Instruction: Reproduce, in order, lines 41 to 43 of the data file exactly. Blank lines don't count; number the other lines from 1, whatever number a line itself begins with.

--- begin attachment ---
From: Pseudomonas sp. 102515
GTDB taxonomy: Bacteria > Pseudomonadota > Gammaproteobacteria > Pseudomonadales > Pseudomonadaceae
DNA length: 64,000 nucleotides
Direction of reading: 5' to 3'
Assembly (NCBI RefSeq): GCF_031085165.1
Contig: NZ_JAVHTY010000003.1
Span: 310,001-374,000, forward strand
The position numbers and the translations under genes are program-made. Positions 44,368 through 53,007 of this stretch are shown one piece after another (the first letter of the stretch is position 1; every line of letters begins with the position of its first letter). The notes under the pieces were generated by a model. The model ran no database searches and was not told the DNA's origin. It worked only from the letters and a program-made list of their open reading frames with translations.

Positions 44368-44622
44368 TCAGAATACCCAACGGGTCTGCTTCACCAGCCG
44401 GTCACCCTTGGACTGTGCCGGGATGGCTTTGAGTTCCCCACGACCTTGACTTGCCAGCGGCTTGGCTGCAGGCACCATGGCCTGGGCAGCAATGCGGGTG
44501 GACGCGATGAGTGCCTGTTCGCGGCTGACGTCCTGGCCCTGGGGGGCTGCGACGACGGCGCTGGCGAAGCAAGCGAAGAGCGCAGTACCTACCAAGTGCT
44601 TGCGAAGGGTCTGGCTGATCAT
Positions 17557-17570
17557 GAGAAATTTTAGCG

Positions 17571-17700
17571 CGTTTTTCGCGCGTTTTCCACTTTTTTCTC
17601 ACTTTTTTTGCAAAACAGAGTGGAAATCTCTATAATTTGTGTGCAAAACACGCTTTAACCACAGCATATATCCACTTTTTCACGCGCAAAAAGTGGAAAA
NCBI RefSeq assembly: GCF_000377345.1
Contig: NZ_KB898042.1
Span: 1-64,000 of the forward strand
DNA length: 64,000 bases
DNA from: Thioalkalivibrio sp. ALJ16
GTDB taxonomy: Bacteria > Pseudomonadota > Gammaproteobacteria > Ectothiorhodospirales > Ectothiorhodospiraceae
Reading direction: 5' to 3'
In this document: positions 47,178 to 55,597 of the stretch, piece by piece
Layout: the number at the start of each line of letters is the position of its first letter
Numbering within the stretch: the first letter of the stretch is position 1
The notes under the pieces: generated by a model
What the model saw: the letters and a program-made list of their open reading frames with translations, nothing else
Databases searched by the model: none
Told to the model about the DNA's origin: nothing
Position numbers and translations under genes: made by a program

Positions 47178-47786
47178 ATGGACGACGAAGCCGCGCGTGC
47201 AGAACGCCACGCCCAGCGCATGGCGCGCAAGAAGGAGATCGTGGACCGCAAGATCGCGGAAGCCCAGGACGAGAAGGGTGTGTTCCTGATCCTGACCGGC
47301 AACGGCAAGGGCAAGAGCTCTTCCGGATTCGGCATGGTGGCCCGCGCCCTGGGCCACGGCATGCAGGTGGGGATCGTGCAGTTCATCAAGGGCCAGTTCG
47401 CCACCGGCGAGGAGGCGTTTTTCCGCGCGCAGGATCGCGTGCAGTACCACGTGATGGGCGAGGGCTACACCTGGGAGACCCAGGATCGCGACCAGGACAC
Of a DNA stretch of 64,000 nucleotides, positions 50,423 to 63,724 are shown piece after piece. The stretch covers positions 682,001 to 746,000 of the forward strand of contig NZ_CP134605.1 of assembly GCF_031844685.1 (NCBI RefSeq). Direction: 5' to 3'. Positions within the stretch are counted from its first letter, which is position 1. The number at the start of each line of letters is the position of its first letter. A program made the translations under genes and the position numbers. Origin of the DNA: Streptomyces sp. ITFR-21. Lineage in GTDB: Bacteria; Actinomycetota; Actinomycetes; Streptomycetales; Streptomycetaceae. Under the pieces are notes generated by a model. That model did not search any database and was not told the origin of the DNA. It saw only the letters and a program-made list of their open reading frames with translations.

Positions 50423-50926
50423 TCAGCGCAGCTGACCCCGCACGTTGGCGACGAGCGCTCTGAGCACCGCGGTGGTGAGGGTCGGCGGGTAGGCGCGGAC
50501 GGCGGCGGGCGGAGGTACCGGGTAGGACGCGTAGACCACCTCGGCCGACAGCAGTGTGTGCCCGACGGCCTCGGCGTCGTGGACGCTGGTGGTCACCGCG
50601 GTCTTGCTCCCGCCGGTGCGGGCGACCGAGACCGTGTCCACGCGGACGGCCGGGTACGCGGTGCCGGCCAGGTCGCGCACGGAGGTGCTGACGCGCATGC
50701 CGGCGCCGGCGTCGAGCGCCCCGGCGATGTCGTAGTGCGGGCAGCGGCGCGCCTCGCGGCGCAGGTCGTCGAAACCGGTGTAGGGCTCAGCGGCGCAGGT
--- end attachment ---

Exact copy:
50423 TCAGCGCAGCTGACCCCGCACGTTGGCGACGAGCGCTCTGAGCACCGCGGTGGTGAGGGTCGGCGGGTAGGCGCGGAC
50501 GGCGGCGGGCGGAGGTACCGGGTAGGACGCGTAGACCACCTCGGCCGACAGCAGTGTGTGCCCGACGGCCTCGGCGTCGTGGACGCTGGTGGTCACCGCG
50601 GTCTTGCTCCCGCCGGTGCGGGCGACCGAGACCGTGTCCACGCGGACGGCCGGGTACGCGGTGCCGGCCAGGTCGCGCACGGAGGTGCTGACGCGCATGC